). It is presumably unlikely that pathogenic bacteria would devote considerable amounts of energy to produce and secrete ATs into the milieu to form these megastructures without a biological purpose. Our data indicate that the ropes display several biological activities that could be important for the survival of the organism within or out of the host. For example, the ropes were shown to bind to host epithelial cells in culture and to host proteins such as fibronectin, to serve as a substratum for biofilm formation, to protect the bacteria within the ropes from antibiotics, and lastly to exhibit cytopathic effects on cell monolayers. We did not find any supportive evidence of cytotoxicity by the ropes or EspP using the LDH determination. Published data indicate that EspP binds to T84 cells and that it promotes gut colonization in calves (
      • Dziva F.
      • Mahajan A.
      • Cameron P.
      • Currie C.
      • McKendrick I.J.
      • Wallis T.S.
      • Smith D.G.
      • Stevens M.P.
      ,
      • Puttamreddy S.
      • Cornick N.A.
      • Minion F.C.
      ). Rope formation does not appear to be accidental, because several enteric pathogens, in addition to EPEC, EHEC, and C. rodentium, produce macrofilaments. Macromolecular structures consisting of extended sheets associated with enhanced T3S secretion were seen in Shigella flexneri (
      • Parsot C.
      • Ménard R.
      • Gounon P.
      • Sansonetti P.J.
      ); however, their role in in vivo pathogenesis is unclear. Yersiniae enterocolitica assembles seven Yop secreted proteins aggregated into large filaments, with unknown function (
      • Michiels T.
      • Wattiau P.
      • Brasseur R.
      • Ruysschaert J.M.
      • Cornelis G.
      ).
      People naturally or experimentally infected with EPEC or EHEC develop antibodies against EspC or EspP, respectively (
      • Djafari S.
      • Ebel F.
      • Deibel C.
      • Krämer S.
      • Hudel M.
      • Chakraborty T.
      ,
      • Jarvis K.G.
      • Kaper J.B.
      ). We found that a pool of sera obtained from HUS patients reacted with the rope-forming EspP protein, whereas normal human sera did not show any reactivity. These data suggest that EspP-containing ropes could be produced during infections. However, after an effort to explore a role for the ropes in vivo, we could not find differences in terms of colonization between C. rodentium versus an isogenic espC mutant in a murine model of infection. Determining whether the ropes are produced in vivo (e.g. in the lumen of the gut) represents a technically challenging task because of the lack of a relevant animal model for EHEC infections and because of the lower density of bacteria expected to be present on colonic tissue, in contrast to growth in liquid cultures. Although host protein degradation and cytopathic/cytotoxic activities have been attributed to EspC and EspP, they only constitute one of the players of the multi-factorial pathogenic scheme of these pathogens. Based on the cell damage caused by EspP ropes on epithelial cells shown here, we cannot rule out the possibility that the ropes might contribute to the effacement and destruction of the intestinal linen seen upon EPEC and EHEC infections (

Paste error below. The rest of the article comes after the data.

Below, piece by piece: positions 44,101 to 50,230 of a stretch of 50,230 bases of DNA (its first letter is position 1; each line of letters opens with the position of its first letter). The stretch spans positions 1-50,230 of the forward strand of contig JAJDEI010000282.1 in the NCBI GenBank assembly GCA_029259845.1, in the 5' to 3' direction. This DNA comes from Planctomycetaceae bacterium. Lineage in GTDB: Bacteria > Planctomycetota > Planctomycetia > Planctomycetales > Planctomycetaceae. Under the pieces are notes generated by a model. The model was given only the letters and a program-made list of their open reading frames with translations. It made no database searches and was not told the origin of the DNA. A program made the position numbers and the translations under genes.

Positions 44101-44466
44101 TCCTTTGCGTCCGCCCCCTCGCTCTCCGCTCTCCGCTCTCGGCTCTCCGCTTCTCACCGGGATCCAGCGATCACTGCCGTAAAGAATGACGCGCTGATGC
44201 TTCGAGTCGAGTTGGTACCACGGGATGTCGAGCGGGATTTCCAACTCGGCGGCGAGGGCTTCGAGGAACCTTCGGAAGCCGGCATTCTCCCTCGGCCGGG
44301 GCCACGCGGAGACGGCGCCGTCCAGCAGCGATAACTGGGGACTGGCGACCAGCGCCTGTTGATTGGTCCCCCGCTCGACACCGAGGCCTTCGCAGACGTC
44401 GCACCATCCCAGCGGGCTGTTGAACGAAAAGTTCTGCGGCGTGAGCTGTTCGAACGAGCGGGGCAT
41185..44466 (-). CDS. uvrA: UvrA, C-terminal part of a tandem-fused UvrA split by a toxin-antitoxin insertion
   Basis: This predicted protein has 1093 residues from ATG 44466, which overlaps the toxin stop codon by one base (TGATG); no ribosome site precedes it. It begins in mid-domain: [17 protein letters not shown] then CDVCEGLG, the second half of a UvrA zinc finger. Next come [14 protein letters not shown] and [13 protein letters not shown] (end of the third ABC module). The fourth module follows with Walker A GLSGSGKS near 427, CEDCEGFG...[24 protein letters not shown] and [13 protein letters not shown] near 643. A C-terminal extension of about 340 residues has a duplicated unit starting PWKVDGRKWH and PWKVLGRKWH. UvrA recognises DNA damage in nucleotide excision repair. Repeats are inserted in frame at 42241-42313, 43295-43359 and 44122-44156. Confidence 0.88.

• Kaper J.B.
      • Nataro J.P.
      • Mobley H.L.
      ). That attaching and effacing pathogens, but not commensal E. coli, are able to assemble ropes is a remarkable phenomenon that suggests a virulence trait that must play a significant yet undefined role in the biology and disease-causing scheme of these pathogenic bacteria. The novel ropes may represent a sheltering mechanism for bacteria to avoid clearance in biological systems (e.g. by escaping the innate and adaptive immunity mechanisms) or a substratum for adherence, persistence, and survival in the animal and human hosts or the environment.

      Acknowledgments

      We thank María Alexandra Ledesma and Alejandra Vázquez for technical assistance; Maribel Vargas for processing and analysis of samples by electron microscopy, Ben Fane for analysis of EspP/EspC amino acid sequence; Helge Karch for kindly providing plasmid pB9-5; James B. Kaper for support; and Rob and Mavis McKenna, Herman Gordon, S. Padmanabhan, and Neil Mendelson for valuable insights.

      Supplementary Material